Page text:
1. Focus on a career path, and apply for that range of positions. Recruiters are not expected to look at your resume and determine a position for you. Don’t apply to a company asking for “any available position.” The company will likely discard your application. Don’t be afraid that you may choose the wrong department. Once you’re in the company, you will start to understand the responsibilities of your job and others, and can always transfer over time.
2. Don’t aim too high or too low. You need an entry-level job? Don’t apply for a management position. Looking for a replacement for the mid-level position that was just eliminated by your previous company? Don’t apply for customer service. Good employers realize when a candidate is over- or under-qualified, and will pass on your resume. Bad employers may consider you, but will regret the choice over time.
3. Build an effective network. Perhaps you have friends and acquaintances who know of opportunities. Make sure they know you’re searching. Apply directly to companies, but also use staffing agencies if possible.
4. Review your resume. If you are looking for one of several types of positions, it helps to have several versions of your resume (each one focusing on a specific line of work). Look over each version, and ask friends/family to look them over as well. Avoid the following types of mistakes:
- Typos: These are not always discovered in spell check, so be sure you identify and correct them all. Sentences like “Provided reports too the manager” need to be adjusted.
- Proper tense: If you are currently employed and describing your present duties, use present tense (ex: “Log calls into a database, Organize documentation in clients’ electronic files”). If you are listing off responsibilities for past positions, use past tense (ex: “Ran weekly backups in SQL, Coordinated monthly meetings with team leaders”).
- Unnecessary details: No employer cares about your hobbies and interests, unless they directly relate to the job for which you are applying. Example: If you wish to be considered for a job selling surfboards, it may be helpful to list surfing as a hobby. However, that same employer probably won’t care if you like to play chess.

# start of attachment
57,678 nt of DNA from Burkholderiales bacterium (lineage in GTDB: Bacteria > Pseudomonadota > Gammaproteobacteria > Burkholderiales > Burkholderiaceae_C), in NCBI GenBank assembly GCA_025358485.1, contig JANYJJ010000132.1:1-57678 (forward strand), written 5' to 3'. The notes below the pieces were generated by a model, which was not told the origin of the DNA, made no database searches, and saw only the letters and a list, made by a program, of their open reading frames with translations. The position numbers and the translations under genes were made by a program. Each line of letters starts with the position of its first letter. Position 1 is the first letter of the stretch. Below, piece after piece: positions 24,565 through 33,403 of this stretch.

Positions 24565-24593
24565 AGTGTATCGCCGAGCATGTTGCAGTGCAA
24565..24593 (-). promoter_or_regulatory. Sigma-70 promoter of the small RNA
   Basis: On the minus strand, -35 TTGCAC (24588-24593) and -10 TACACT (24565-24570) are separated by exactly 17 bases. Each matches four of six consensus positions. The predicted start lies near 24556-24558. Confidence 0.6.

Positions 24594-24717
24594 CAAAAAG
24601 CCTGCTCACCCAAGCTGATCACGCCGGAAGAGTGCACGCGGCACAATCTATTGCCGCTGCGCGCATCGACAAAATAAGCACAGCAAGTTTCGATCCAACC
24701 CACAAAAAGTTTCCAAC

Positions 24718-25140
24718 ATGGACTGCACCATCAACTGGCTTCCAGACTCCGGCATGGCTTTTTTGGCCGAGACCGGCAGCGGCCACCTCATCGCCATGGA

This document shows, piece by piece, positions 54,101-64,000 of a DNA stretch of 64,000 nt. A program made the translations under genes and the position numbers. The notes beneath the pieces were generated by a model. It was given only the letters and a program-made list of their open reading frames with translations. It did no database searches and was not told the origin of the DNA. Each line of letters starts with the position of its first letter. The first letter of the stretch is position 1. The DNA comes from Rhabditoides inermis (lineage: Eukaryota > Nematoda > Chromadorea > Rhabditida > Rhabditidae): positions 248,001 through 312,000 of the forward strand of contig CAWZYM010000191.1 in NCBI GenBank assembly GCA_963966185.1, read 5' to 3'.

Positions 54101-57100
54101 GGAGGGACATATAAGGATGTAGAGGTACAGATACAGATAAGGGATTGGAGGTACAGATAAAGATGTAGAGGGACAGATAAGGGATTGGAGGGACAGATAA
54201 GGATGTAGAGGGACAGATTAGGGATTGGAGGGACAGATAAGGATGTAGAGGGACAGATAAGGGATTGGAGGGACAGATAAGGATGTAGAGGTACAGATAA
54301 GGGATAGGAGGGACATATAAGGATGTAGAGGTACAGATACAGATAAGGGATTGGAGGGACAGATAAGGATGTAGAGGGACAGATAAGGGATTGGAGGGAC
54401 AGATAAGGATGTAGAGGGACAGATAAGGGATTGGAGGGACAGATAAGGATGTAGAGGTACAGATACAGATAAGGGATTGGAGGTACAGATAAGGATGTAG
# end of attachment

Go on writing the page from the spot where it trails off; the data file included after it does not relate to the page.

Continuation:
- Unnecessary work history: If you’ve been in the work force for many years, there’s no need to enter your first job(s) into your work history. This is especially true if those job duties do not relate to the postition to which you are applying. It’s also not necessary to list each and every responsibility assigned to you. Pick and choose what is relevant, and promote those details.
- Incomplete or redundant contact information: Make sure your name, address, phone number, and e-mail address are clearly visible. If you have more than one phone number or e-mail address, provide only one of each. Employers won’t chase you down if they can’t reach you the first time.
5. Print several copies of each resume, and keep them with you. If you’re actively job searching, it’s best to have hard copies of your resume in your car. That way, if you meet someone who may be able to help, you can provide it to that person. It’s always best to be prepared, and more effective than exchanging e-mail addresses with a promise to touch base later.
6. Resume submission/cover letter: Make sure you submit your resume to the appropriate department (usually Human Resources). Don’t submit a resume to a specific point outside HR unless you are specifically instructed to do so. Each resume should include a short cover letter explaining your desire to apply for a specific position, as well as a short summary of your selling points (ex: “Five years’ experience in customer service, MCSE in Windows 2010”).